New York City’s pension funds is the latest group of disgruntled Wal-Mart shareholders to file suit against the retail giant.
The Office of the New York City Comptroller and the New York City Law Department announced Monday (June 11) that the NYC pension funds filed a shareholder derivative action against Wal-Mart Stores Inc. in Delaware Chancery Court.
The lawsuit concerns the recent allegations regarding the ongoing bribery scandal and cover-up at Wal-Mex, the Mexican subsidiary of Wal-Mart. The New York City funds held 5.6 million Wal-Mart shares as of March 31 and collectively oversee more than $121 billion in assets, according to the suit.
The complaint alleges that Wal-Mart’s officers and directors breached their fiduciary duty to the company and its shareholders by failing to properly handle credible claims of the bribery allegations and attempting to cover up details of the scandal.
“Wal-Mart’s board has repeatedly rebuffed our office and the New York City Pension Funds when we have raised concerns over the company’s failure to comply with legal and ethical standards,” comptroller John Liu said. “Rooting out the directors and executives responsible for the current crisis would be a first step, but Wal-Mart also needs corporate governance reforms and an independent board that will protect outside shareholders and safeguard against another breakdown of internal controls.”
The suit seeks to recover corporate assets lost as a result of any wrongful acts, as well as tighten legal and regulatory compliance protocol and improve governance oversight, according to Inga Van Eysden, chief of the New York City Law Department’s Pension Division.
The suit claims in 2005, Wal-Mart executives were notified of a scheme involving the bribing of Mexican officials to expedite the building of Wal-Mart stores in that country. Several internal investigations resulted.
The Pension Funds allege that the company took no significant action to change the situation. On April 21, 2012, The New York Times published an article concerning the Mexican bribery scandal. Wal-Mart’s stock quickly declined approximately 8% in the days that followed.
Based on these developments, Liu said the shareholders decided to commence their derivative action against 16 Wal-Mart directors and executives – current and former. Separate derivative cases against Wal-Mart are also pending in Delaware Chancery Court and the U.S. District Court in Arkansas.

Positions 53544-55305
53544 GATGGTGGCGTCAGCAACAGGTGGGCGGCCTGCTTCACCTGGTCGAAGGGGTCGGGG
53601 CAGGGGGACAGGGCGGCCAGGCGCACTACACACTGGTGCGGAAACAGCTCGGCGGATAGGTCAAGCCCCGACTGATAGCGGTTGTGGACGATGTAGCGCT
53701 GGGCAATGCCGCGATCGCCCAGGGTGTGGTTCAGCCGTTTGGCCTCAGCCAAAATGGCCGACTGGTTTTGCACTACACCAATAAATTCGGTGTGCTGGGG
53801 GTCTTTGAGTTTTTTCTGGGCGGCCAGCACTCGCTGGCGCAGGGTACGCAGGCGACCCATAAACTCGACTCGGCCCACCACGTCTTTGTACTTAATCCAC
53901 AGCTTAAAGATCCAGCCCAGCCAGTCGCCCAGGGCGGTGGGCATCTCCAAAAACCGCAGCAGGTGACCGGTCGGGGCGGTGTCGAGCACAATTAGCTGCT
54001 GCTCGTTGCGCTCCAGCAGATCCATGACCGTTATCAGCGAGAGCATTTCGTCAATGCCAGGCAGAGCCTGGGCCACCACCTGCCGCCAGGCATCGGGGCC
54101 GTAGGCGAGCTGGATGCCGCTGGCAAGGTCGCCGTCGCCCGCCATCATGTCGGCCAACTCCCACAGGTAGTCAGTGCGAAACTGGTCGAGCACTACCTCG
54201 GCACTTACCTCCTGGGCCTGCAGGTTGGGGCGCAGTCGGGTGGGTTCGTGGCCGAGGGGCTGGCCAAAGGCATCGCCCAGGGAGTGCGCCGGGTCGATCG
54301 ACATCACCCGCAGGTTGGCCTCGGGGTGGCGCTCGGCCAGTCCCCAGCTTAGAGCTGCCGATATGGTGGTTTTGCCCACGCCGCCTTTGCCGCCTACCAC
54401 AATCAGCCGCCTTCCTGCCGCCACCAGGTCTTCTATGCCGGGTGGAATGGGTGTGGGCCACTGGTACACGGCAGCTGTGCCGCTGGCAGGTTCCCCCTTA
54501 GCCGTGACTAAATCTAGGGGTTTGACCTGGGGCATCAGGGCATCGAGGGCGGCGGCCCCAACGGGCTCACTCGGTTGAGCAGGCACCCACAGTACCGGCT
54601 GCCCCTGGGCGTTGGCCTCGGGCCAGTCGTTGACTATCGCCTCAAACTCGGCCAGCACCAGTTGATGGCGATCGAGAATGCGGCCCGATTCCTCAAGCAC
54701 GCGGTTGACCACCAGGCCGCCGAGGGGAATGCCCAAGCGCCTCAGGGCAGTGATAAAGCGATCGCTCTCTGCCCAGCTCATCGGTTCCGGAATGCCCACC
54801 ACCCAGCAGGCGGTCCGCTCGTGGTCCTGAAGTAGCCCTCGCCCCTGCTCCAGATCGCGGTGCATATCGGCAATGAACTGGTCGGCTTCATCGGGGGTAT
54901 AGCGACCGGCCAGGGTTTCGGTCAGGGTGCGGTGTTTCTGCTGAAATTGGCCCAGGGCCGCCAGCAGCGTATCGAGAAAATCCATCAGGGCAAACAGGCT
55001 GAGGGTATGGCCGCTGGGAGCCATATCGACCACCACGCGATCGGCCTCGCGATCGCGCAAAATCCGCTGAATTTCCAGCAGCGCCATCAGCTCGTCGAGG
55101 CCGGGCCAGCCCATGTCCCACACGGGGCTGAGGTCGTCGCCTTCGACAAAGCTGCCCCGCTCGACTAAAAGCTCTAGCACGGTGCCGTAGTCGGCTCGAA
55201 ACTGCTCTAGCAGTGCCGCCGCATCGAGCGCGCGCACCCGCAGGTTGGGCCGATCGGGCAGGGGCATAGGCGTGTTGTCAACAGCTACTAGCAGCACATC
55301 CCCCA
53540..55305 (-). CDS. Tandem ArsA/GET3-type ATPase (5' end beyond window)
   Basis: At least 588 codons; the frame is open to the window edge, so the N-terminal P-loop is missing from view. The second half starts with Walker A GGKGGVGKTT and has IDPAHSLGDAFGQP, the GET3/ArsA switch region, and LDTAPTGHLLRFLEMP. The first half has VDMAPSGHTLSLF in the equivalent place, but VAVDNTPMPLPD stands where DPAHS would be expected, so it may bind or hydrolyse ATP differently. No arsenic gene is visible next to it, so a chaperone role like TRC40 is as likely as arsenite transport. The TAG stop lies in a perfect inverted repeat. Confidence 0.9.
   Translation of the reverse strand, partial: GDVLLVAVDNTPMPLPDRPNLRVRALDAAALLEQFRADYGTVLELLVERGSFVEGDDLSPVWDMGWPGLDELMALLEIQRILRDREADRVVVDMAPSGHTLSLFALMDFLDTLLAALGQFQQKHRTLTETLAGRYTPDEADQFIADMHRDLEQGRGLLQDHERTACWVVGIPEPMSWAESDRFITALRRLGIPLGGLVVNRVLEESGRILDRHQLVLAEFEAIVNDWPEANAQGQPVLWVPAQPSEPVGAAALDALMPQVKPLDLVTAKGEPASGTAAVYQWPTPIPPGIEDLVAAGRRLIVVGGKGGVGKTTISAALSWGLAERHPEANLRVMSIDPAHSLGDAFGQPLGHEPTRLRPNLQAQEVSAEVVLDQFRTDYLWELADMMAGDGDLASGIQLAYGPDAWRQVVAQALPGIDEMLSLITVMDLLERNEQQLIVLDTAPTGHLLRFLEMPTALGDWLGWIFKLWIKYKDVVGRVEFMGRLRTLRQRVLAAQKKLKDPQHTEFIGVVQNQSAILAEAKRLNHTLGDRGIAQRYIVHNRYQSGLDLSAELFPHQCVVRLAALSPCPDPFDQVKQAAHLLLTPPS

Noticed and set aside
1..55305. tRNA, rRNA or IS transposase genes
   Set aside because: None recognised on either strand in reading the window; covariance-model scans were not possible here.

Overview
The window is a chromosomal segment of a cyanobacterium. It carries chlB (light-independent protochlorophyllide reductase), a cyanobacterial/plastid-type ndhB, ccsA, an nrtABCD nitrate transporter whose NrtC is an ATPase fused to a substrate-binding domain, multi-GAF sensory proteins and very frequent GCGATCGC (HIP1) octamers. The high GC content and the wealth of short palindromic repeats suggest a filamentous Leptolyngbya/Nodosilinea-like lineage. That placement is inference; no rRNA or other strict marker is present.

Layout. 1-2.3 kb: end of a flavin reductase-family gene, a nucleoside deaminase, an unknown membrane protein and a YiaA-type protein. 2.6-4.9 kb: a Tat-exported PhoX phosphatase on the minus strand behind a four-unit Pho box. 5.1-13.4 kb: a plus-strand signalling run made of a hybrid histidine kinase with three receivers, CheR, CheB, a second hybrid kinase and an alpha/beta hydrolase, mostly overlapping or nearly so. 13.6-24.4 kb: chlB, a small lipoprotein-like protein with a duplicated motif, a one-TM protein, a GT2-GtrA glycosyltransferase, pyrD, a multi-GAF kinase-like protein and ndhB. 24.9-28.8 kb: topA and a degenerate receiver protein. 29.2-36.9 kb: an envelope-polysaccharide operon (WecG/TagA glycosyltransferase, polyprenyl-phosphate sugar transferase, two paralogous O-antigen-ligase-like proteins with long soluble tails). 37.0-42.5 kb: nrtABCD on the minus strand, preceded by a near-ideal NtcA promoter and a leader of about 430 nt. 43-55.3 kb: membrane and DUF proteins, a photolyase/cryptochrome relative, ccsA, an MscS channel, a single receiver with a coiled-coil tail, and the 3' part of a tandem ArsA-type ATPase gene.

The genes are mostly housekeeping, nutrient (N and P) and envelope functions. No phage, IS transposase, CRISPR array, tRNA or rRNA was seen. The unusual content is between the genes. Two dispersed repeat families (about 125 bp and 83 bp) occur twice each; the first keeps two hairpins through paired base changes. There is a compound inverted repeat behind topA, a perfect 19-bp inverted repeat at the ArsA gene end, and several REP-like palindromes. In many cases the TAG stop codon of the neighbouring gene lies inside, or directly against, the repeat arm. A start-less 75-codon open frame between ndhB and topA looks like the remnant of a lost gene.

While the litigation is mounting against Wal-Mart, the retailer’s shares continue to be on a stealth rally challenging 12-year highs, though down slightly on Monday closing down 1% at $67.54.
CNBC analyst, Courtney Reagan, said there is a divergence between headline risks and stock price gains.
“While investors are not happy about the allegations and subsequent costly investigation, as long as Wal-Mart’s financials remain fundamentally strong shareholder remain committed. Those everyday low prices are still translating into impressive gains,” Reagan said.
Only one major brokerage house has downgraded the company’s stock as a result of the ongoing investigation.
Wal-Mart officials said at the company’s recent shareholder meeting June 1, the investigation is independent and ongoing. Wal-Mart said that while it could not predict the outcome of the various suits, it did not believe that the outcome would have a material effect on its financial conditions or results of operations.
Patrick McKeever, senior analyst with MKM Partners, noted some surprise there hasn’t been more price fallout from the negative headlines and mounting lawsuits.
He said at the very minimum this lengthy investigation will divert top executive’s time away from their day-to-day roles and he doesn’t rate the shares a buy despite their show of resilience.
Monday’s suit follows a complaint by the California State Teachers' Retirement System, or CALSTRS, filed in Delaware Chancery Court in early May. At last count there have been 11 derivative complaints filed against the retail titan since the allegations were revealed in April.